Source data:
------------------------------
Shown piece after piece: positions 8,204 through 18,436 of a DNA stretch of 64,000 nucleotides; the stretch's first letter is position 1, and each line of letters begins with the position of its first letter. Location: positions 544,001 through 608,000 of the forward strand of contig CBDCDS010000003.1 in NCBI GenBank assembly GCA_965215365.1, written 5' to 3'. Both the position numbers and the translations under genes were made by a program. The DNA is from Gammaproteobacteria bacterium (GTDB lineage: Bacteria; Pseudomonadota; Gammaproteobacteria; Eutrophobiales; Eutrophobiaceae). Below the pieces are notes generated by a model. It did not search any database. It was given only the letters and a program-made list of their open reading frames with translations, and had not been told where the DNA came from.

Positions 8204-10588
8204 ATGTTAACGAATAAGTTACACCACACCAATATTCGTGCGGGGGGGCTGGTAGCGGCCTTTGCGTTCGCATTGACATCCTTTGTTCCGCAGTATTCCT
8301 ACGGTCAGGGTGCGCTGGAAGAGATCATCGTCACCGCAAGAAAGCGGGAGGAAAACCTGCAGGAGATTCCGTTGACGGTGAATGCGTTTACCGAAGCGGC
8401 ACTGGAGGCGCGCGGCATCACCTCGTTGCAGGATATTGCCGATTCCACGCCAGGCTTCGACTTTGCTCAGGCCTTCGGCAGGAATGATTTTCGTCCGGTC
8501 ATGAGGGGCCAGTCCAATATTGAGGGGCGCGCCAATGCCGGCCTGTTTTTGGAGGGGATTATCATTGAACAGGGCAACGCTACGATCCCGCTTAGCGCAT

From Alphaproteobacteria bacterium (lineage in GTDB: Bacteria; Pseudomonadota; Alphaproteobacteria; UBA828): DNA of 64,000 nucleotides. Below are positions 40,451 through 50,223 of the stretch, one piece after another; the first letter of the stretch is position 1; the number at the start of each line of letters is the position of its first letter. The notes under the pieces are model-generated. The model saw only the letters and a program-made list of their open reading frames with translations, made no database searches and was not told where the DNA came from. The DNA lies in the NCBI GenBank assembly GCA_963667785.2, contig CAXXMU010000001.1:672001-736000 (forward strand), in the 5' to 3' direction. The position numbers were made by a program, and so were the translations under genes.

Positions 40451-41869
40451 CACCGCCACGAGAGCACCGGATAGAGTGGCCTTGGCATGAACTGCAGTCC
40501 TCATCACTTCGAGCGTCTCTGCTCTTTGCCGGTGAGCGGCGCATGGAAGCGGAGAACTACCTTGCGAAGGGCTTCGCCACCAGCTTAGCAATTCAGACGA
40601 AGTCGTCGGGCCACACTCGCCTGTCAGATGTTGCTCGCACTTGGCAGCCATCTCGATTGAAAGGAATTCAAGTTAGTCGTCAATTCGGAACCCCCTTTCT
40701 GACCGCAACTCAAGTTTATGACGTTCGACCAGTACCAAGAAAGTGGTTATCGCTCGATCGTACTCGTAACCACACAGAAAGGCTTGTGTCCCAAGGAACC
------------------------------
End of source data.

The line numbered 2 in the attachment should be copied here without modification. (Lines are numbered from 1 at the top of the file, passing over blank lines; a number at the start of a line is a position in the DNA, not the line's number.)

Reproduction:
Positions 8204-10588